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Digest Imbibing On A Taste Of Kyoto With Chef Shun Sato And The House Of Ki No Bi

Imbibing On A Taste Of Kyoto With Chef Shun Sato And The House Of Ki No Bi

Imbibing On A Taste Of Kyoto With Chef Shun Sato And The House Of Ki No Bi
Chef Shun Sato (Photo: Courtesy of Ki No Bi)
By Gavin Yeung
By Gavin Yeung
May 06, 2021
Japan's first craft gin meets Censu, the much-anticipated venture of ex-Fukuro chef Shun Sato, at this immersive pop-up in Sake Central

Once international travel resumes again, there's little doubt that Kyoto will be one of the most coveted destinations within Asia; until then, Hongkongers will have to resort to transporting themselves to the former Japanese capital through their tastebuds at the House of Ki No Bi, the first overseas pop-up of Ki No Bi's Kyoto guest experience venue taking place at Sake Central from today until May 31.

The Ki No Bi brand (translating to 'beauty of seasons') is known as Japan's first craft gin, and is in many ways responsible for kickstarting Japan's artisanal gin boom. Founded in 2016 by two Kyoto-based British expatriates, the gin broke with established distilling conventions first by using a rice-based neutral spirit for the base, and more importantly, by drawing botanicals distinct to the island nation to lend an unmistakably Japanese character to the finished product. 

See also: The Most Unique Gins Across Asia Right Now

The original House of Ki No Bi in Kyoto, Japan (Photo: Courtesy of Ki No Bi)
The original House of Ki No Bi in Kyoto, Japan (Photo: Courtesy of Ki No Bi)
The 6Elements distillates that make up Ki No Bi gin (Photo: Courtesy of Ki No Bi)
The 6Elements distillates that make up Ki No Bi gin (Photo: Courtesy of Ki No Bi)

At the House of Ki No Bi, guests can sign up for the '6Elements' masterclass every weekend between May 15 to 31, where Bar Buonasera's Ayako Miyake will lead a fine-grained breakdown and tasting of the six distillates that are blended to create the final gin profile of Ki No Bi. These include the woody base of juniper, orris and hinoki, the peppery herb element of sansho pepper and kinome leaf, the savoury tea element of gyokuro green tea; the citrus element of yuzu and lemon; the spice element of ginger; and the fruity and floral element of bamboo leaves and red shiso.

As House of Ki No Bi manager Marcy Sakuma explains, the gin derives its name from the respect for the seasons embedded throughout Japanese culture, which is reflected in the distillation process. Unlike the traditional pot still method where all the botanicals are distilled at the same time, Ki No Bi instead creates six separate distillates before blending them together, allowing each botanical to be harvested at the peak of its respective season.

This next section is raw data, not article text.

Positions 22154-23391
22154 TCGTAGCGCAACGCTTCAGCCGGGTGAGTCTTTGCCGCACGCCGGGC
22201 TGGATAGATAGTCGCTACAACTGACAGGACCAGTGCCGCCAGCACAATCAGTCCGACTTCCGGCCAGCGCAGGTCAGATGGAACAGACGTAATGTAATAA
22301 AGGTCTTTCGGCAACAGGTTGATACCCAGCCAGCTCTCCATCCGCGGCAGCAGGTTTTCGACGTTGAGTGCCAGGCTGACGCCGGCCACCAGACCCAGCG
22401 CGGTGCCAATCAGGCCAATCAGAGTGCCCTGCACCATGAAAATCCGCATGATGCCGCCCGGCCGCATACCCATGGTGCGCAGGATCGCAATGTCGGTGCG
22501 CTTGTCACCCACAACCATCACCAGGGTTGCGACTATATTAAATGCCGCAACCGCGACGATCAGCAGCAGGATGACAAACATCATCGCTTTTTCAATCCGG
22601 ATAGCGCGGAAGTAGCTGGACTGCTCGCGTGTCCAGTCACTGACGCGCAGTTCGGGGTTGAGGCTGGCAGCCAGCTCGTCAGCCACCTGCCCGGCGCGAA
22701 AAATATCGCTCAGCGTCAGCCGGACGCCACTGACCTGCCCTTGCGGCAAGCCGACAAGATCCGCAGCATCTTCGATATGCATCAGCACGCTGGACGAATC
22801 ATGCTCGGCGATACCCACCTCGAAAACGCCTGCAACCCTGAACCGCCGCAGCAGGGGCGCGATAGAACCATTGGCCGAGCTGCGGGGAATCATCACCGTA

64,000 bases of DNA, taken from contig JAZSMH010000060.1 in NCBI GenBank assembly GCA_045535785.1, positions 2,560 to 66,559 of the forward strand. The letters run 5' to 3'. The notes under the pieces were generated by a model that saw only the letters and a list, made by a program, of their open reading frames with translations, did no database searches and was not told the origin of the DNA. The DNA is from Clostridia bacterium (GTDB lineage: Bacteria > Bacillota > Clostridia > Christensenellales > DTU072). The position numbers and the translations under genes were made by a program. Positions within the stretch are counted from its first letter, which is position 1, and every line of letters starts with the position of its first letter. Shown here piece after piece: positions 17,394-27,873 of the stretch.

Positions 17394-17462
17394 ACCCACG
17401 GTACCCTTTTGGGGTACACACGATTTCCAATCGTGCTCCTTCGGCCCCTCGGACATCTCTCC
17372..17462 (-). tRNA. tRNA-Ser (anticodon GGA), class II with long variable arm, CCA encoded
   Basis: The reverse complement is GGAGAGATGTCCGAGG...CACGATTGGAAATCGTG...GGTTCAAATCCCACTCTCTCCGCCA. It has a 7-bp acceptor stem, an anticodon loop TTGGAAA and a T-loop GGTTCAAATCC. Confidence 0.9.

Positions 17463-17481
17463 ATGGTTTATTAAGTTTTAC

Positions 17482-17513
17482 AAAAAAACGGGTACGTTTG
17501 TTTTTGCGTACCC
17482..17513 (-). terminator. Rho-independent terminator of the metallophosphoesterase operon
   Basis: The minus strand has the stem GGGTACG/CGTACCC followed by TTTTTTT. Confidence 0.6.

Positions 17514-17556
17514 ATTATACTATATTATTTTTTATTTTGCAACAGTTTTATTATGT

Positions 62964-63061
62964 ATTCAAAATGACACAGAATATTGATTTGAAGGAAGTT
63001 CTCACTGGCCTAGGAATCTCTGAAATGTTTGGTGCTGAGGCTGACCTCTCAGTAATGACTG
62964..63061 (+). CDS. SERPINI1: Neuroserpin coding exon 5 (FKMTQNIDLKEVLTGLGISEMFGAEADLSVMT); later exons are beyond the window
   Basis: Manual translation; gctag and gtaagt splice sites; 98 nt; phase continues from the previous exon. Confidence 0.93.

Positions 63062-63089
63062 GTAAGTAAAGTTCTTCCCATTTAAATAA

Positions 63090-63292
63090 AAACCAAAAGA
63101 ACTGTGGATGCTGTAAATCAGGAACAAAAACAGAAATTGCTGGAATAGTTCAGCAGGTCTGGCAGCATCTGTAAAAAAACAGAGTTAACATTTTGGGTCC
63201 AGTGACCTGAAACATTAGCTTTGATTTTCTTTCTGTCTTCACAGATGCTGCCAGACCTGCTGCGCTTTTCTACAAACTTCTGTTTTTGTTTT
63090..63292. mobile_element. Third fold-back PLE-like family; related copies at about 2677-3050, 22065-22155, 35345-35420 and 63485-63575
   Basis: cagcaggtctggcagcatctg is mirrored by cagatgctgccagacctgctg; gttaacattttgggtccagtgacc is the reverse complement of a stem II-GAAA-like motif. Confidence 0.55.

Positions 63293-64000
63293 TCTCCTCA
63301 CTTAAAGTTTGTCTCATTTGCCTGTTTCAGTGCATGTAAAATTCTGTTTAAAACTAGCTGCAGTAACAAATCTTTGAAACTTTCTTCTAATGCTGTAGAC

Related: Where To Find The Best Gin Cocktails In Hong Kong

Bartender Ayako Miyake and chef Shun Sato (Photo: Courtesy of Ki No Bi)
Bartender Ayako Miyake and chef Shun Sato (Photo: Courtesy of Ki No Bi)
A selection of sake and Ki No Bi gin complements chef Shun Sato's eight-course menu (Photo: Courtesy of Ki No Bi)
A selection of sake and Ki No Bi gin complements chef Shun Sato's eight-course menu (Photo: Courtesy of Ki No Bi)

Once distilled, the distillates are put together in the blending tank, then reduced to bottling strength with the underground Fushimi water of the renowned sake-brewing district. Distinctive from other gins, Ki No Bi gin is solera-aged, with the youngest gin fractionally blended with the oldest so that the finished product is of a mixture of ages, overall giving more consistency.

Former Fukuro head chef Shun Sato has been brought on board to tease out the flavour nuances of Ki No Bi gin under the banner of Censu, his much-anticipated restaurant opening on Gough Street in June. The eight-course tasting menu Sato has devised offers a sneak peek of Censu's guiding ethos of sampling the length and breadth of Japan's terroir. The drink pairings have been masterminded by Sake Central co-founder and accredited Sake Samurai, Elliot Faber.

See also: Only 3 Hong Kong Bars Made The Inaugural 51-100 List By Asia's 50 Best Bars 2021

Tohoku oyster with sanbaizu dressing paired with a Ki No Bi yuzu "shot" (Photo: Courtesy of Ki No Bi)
Tohoku oyster with sanbaizu dressing paired with a Ki No Bi yuzu "shot" (Photo: Courtesy of Ki No Bi)
Hamachi in whey tomato ponzu (Photo: Courtesy of Ki No Bi)
Hamachi in whey tomato ponzu (Photo: Courtesy of Ki No Bi)

Standout dishes include the Tohoku oyster with sanbaizu dressing paired with a Ki No Bi yuzu "shot"; hamachi in whey tomato ponzu paired with Tsukino Katsura sake (chosen for its use of the same Fushimi spring waters as The Kyoto Distillery); beef tartare with sesame oil and ichimi togarashi, paired with a Ki No Bi Sei "Snowgroni"; and sawara, or Spanish mackerel in coriander miso sauce, paired with Ki No Tea mizuwari (gin topped with water). Weaving a deft dance between seasonal flavours and exacting provenance, Sato and Faber's collaboration is a self-contained journey to Kyoto that powerfully stokes one's wanderlust.

For readers looking to be immersed in this coveted dining experience, Tatler Unlisted is offering the opportunity to reserve an evening seating at the House of Ki No Bi on any day until May 31 for HK$1,388 per person; as well as an exclusive tasting of one of the 6Elements distillates, which are not for sale and rarely found outside of Japan. The offer is valid only until Monday, May 10 at 12pm. To book online or to learn more, head now to Tatler Unlisted.

Related: 8 Of The Healthiest Cocktails In Hong Kong

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Digest Drink censu shun sato sake central pop ups ki no bi elliot faber

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